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Competition, "welfare" and macroeconomics- a classical/Sraffian perspe ctive

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  • White, Graham

Abstract

An essential point to arise out of macroeconomic literature of the last twenty years is that imperfect competition in product markets allows scope for aggregate demand to affect the level of output and employment; and to have positive impacts on "welfare". The present paper considers the connection between "imperfect competition" and macroeconomic outcomes from a Sraffian perspective. In this case, the appropriate categorisation is one of restricted versus unrestricted competition: essentially the ability of intersectoral capital mobility to enforce a uniform rate of profit. The paper also considers the significance of product differentiation, which is generally assumed to be the defining characteristic of imperfectly competitive markets. A Sraffian approach makes clear the limited significance of the concept product differentiation in a multi-commodity framework particularly in drawing hard and fast implications about "welfare". The investigation of connections between restricted competition and macro outcomes therefore turns largely on the significance of restrictions on mobility for output and employment multipliers.

Suggested Citation

  • White, Graham, 2009. "Competition, "welfare" and macroeconomics- a classical/Sraffian perspe ctive," Working Papers 2009-02, University of Sydney, School of Economics.
  • Handle: RePEc:syd:wpaper:2123/7066
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    File URL: http://hdl.handle.net/2123/7066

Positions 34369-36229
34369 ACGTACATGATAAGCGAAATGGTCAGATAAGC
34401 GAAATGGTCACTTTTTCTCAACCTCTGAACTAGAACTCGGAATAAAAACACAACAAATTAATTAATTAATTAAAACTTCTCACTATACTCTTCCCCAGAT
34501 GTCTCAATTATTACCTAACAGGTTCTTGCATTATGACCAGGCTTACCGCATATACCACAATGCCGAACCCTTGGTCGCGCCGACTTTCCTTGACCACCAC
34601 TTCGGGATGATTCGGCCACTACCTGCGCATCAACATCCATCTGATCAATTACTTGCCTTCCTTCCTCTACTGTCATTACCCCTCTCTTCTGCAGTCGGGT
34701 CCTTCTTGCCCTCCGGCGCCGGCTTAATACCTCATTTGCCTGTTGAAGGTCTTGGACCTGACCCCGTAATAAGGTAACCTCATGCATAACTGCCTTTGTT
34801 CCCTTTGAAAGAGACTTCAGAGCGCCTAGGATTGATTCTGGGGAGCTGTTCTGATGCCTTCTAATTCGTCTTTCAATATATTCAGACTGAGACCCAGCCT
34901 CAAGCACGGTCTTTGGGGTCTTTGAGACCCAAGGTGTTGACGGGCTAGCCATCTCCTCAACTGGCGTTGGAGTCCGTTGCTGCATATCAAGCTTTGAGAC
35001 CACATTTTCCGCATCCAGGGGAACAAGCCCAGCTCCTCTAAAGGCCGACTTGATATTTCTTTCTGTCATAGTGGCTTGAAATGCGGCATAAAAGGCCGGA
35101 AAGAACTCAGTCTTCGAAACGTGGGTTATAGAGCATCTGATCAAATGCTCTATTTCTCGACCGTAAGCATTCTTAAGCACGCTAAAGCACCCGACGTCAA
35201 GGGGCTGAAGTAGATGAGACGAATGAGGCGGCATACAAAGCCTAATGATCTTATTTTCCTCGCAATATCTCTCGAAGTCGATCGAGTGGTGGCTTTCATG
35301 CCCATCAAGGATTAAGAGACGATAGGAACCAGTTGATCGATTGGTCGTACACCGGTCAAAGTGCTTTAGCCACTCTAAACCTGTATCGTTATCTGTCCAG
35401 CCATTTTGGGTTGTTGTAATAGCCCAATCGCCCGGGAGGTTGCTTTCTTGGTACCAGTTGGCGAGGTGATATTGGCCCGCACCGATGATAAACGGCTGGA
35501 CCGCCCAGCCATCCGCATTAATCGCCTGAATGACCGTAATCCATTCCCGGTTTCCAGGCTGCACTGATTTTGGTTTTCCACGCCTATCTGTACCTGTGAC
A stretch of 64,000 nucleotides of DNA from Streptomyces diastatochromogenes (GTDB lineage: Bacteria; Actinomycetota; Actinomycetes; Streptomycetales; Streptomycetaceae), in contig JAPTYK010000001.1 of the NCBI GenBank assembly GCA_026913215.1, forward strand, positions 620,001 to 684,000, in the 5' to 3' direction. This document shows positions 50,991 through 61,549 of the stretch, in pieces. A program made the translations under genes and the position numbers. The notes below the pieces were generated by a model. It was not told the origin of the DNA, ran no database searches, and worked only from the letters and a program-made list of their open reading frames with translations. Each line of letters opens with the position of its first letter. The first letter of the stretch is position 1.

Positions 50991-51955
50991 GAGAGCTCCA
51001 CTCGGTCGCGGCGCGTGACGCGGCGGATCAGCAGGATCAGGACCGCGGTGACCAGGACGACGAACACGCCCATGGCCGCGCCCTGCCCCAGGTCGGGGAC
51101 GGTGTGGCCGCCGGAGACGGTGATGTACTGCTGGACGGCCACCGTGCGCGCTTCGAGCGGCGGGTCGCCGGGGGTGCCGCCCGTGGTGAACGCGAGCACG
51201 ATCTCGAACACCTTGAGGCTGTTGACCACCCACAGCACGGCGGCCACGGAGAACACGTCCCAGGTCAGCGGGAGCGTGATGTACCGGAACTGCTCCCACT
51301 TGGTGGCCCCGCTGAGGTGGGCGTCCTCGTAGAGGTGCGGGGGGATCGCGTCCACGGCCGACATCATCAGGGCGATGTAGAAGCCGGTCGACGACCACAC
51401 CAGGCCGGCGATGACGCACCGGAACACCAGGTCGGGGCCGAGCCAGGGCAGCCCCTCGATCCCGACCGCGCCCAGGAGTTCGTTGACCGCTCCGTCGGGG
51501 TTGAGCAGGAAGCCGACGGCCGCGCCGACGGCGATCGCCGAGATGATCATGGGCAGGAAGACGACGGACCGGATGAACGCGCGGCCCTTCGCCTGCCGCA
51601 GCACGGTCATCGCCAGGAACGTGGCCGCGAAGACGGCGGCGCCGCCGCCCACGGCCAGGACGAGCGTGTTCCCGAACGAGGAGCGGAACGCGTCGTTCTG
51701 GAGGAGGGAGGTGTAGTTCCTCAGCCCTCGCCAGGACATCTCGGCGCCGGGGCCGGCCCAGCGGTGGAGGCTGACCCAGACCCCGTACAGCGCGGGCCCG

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    References listed on IDEAS

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    1. Blanchard, Olivier Jean & Kiyotaki, Nobuhiro, 1987. "Monopolistic Competition and the Effects of Aggregate Demand," American Economic Review, American Economic Association, vol. 77(4), pages 647-666, September.
    2. Kurz,Heinz D. & Salvadori,Neri, 1997. "Theory of Production," Cambridge Books, Cambridge University Press, number 9780521588676.
    3. Leonardo Vera, 2006. "Representative agent meets class structure: imperfect competition and the balanced-budget multiplier," Cambridge Journal of Economics, Oxford University Press, vol. 30(5), pages 783-796, September.
    4. Mankiw, N Gregory, 1990. "A Quick Refresher Course in Macroeconomics," Journal of Economic Literature, American Economic Association, vol. 28(4), pages 1645-1660, December.
    5. Oliver D. Hart, 1985. "Monopolistic Competition in the Spirit of Chamberlin: A General Model," Review of Economic Studies, Oxford University Press, vol. 52(4), pages 529-546.
    6. Bidard, Christian, 1998. "Laws on Long-Term Prices," The Manchester School of Economic & Social Studies, University of Manchester, vol. 66(4), pages 453-465, September.
    7. Mankiw, N. Gregory, 1988. "Imperfect competition and the Keynesian cross," Economics Letters, Elsevier, vol. 26(1), pages 7-13.
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